And consider: time not spent with Captain Proton could well mean time spent with B'Elanna. The events of "Night" and "Extreme Risk" also never occurred--no doubt Tom and B'Elanna worked through her anguish months ago, and they grew ever closer as a result. Hence the wedding.
What else--no vinculum, so no near-death experience for Seven. No transporter mishap, so no 29th-century Demon Superborg offspring, so no death, so no near-assimilation, so no angst for Seven there. No "Dark Frontier" so Seven can still happily ignore her painful childhood memories. No "Nothing Human" so there was no Crell Moset on board, so the Bajoran crewman's problems are still simmering below the surface and not bothering anyone, and the senior staff never had to deal with the issue. No heated arguments, no unilateral Janeway decisions, no complex moral dilemmas.
In short--no Season of Pain. Demon Voyager took the road less traveled. And though they had their own adventures and their own close calls, with good species donating a few kegs of ale to crew morale and evil species giving them hard times, this crew clearly has far less emotional baggage the Real Crew does at this point. Over time, that can't help but add up.
Of course, as Janeway tells Seven at the end of "Random Thoughts," that would make a dull ride home. Adversity is interesting. On-screen happiness is best in small doses. The Demon crew had a year of high-grade happiness. Right down to the fanfic-quality wedding of Tom and B'Elanna.
And for that--they deserve to die.
Once Chakotay discovered the truth, the crew had more choices. They could continue to be who they were "yesterday" as Janeway wants to, or they can go back further, return to the Great Link of bio-memetic fluid on the Demon planet.
Everyone reacts differently. Tom, reeling from the loss of B'Elanna, doesn't have a lot of motivation to stay human. Oblivion for him is a release from torment. Janeway, whose sense of mission and of self is indomitable, sees anything less than a return to Earth as a denial of self. She eventually does change course, honoring Chakotay's wish--and her condition promptly deteriorates.
I liked how the reactions differed once the news was known. Tom Paris, reeling from the loss of B'Elanna, chose a path of anger and denial. Part of him may indeed have been glad that he wasn't the real Tom--that meant that somewhere, the real B'Elanna might still be alive. For him, returning to the mud from which he sprang would be a release from his anguish. Death was just as good. But Janeway's insistence on continuing their mission now made little sense. Earth was death for this Voyager crew. He wanted none of it.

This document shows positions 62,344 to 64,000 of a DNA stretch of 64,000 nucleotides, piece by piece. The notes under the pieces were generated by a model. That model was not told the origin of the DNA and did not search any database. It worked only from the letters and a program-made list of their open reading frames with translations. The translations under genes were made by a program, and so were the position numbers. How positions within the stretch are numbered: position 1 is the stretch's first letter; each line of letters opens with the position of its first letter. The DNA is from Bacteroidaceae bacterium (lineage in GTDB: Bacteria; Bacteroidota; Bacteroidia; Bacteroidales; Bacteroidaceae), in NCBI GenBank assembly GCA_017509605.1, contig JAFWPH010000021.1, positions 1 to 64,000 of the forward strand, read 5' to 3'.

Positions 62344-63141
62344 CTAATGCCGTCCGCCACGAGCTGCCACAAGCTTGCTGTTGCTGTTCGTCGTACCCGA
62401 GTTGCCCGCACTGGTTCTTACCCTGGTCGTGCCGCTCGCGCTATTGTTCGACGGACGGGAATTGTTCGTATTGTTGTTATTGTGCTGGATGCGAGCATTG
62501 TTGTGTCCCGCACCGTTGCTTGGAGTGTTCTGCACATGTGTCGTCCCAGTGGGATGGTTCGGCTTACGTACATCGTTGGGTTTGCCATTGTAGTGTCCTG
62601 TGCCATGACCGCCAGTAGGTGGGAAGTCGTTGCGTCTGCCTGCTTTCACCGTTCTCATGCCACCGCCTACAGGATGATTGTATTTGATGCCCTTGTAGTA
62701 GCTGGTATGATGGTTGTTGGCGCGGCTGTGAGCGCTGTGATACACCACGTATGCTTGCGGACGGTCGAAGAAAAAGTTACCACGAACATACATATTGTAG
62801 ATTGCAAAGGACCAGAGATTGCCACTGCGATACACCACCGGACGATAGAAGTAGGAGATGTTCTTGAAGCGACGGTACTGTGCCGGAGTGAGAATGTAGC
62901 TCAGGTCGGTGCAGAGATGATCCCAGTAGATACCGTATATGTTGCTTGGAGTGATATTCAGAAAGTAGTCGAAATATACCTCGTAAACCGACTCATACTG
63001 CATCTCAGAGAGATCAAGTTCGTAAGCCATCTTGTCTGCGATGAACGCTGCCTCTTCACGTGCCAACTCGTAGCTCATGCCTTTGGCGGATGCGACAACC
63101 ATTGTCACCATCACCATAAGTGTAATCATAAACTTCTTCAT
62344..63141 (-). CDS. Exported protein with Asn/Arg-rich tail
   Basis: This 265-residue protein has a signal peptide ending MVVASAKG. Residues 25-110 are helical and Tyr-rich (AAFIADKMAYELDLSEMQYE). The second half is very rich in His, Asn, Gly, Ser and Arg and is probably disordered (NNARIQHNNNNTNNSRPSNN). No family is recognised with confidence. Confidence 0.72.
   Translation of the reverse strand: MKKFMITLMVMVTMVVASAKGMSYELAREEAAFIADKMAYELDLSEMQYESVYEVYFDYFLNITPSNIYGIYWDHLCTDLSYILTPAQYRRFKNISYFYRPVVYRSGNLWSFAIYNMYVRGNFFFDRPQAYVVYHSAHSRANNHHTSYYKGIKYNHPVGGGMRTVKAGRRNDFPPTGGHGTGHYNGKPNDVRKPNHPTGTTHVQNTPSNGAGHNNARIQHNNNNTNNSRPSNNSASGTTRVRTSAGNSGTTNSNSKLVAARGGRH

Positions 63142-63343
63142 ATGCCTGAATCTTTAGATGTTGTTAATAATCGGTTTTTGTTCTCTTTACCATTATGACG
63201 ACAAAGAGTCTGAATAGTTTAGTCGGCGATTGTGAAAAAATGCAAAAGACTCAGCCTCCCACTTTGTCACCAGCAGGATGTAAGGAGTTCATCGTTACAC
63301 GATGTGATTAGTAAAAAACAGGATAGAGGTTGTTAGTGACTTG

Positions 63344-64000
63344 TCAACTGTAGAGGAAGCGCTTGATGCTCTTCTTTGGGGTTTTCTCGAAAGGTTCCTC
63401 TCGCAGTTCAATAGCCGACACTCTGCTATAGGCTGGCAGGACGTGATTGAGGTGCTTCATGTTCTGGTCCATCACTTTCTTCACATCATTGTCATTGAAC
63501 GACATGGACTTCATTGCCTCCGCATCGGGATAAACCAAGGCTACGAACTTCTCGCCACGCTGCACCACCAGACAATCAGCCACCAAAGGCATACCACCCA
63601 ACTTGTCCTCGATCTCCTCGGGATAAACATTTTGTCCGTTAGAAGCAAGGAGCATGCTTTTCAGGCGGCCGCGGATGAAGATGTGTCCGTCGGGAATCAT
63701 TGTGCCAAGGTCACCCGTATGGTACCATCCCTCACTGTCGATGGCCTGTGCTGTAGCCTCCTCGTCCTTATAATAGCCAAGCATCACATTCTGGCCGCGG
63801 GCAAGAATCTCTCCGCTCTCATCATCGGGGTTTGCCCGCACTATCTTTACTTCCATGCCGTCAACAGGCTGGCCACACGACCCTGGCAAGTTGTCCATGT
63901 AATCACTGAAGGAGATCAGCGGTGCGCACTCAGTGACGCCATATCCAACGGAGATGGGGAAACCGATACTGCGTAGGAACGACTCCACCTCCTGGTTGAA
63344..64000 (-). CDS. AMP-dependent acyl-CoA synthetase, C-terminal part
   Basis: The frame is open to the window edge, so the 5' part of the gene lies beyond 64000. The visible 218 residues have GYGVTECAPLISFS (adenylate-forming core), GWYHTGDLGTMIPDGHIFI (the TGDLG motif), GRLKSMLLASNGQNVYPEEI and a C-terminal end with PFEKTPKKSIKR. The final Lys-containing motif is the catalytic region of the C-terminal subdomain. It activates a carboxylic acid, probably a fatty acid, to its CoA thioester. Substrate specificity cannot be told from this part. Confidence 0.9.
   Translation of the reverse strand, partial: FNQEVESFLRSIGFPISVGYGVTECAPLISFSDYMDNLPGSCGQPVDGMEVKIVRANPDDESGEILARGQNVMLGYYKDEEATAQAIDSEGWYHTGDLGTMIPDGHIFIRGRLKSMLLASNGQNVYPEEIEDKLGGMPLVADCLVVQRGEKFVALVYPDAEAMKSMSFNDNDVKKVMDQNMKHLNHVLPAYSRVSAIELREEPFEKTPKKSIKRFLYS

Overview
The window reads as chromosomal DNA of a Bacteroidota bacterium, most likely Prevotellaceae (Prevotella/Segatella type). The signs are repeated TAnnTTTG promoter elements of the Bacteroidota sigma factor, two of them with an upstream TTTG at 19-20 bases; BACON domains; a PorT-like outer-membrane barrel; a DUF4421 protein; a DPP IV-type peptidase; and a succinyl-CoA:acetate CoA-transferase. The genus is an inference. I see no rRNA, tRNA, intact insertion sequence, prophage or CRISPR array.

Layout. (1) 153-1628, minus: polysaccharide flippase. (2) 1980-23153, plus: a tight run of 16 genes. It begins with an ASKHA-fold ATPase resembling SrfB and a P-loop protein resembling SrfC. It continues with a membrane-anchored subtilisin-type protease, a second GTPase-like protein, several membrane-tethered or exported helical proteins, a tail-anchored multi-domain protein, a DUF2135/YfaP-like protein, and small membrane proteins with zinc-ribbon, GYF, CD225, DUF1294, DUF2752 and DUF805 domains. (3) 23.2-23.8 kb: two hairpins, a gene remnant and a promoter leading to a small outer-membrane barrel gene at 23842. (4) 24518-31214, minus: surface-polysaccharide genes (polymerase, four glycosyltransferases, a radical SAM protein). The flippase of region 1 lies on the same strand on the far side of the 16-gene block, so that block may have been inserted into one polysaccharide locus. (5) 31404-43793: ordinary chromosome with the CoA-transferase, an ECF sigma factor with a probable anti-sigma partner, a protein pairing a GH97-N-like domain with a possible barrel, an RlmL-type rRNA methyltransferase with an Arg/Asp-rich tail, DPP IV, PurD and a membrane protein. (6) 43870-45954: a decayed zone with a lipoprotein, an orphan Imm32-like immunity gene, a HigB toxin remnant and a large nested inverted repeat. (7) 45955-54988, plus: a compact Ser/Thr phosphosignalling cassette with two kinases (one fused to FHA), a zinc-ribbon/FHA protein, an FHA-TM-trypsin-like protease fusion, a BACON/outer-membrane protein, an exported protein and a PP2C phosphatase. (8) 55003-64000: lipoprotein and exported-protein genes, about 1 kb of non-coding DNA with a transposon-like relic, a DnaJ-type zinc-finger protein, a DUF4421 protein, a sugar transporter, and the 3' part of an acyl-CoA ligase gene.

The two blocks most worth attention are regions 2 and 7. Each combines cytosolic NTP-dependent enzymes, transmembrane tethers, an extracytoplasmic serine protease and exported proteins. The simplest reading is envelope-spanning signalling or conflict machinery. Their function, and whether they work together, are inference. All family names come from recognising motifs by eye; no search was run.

Neither did Chakotay. A knowledge of their nature told him that HOME was the Demon Planet. He did his part as first officer, supporting her on the bridge, acting as liaison for the crew to the Captain. He sealed his plea with his mud--I mean, blood.
But though some reacted that way, there were those whose memory engrams, formed from their originals, continued to press on. Janeway. Seven of Nine. Harry Kim. They did their duty to the end. Janeway remained true to the Janeway character, even sharing her obsession with Earth, even when it made no sense to. Harry continued to be loyal to the captain. Seven remained very much herself. I don't want to give a self=survival formula here because I don't think that's intended, but it does seem the more complex characters went earlier, and the more straightforward characters held on longer.
Or maybe they wanted to make sure that Harry Kim was the last man on Voyager, just so Seven's monogamy crack could come back to haunt her.
Emotionally, this episode worked for me.
The wedding scene was quite touching. There was humor, sentiment, music, cake, rings, an exchange of vows, a bouquet, rice. Everything a wedding should have. And this being a Trek wedding, someone died before the episode ended.
The scenes between Tom and B'Elanna were truly touching. I really felt for Tom when Torres died. He didn't give up, had to be kicked out of Sickbay. He continued to hurt afterward, and it affected his performance and his attitude--as well we would expect it to. His reaction was both reminiscent of Tom--and not. The differences were significant, and I think deliberate, and I approved.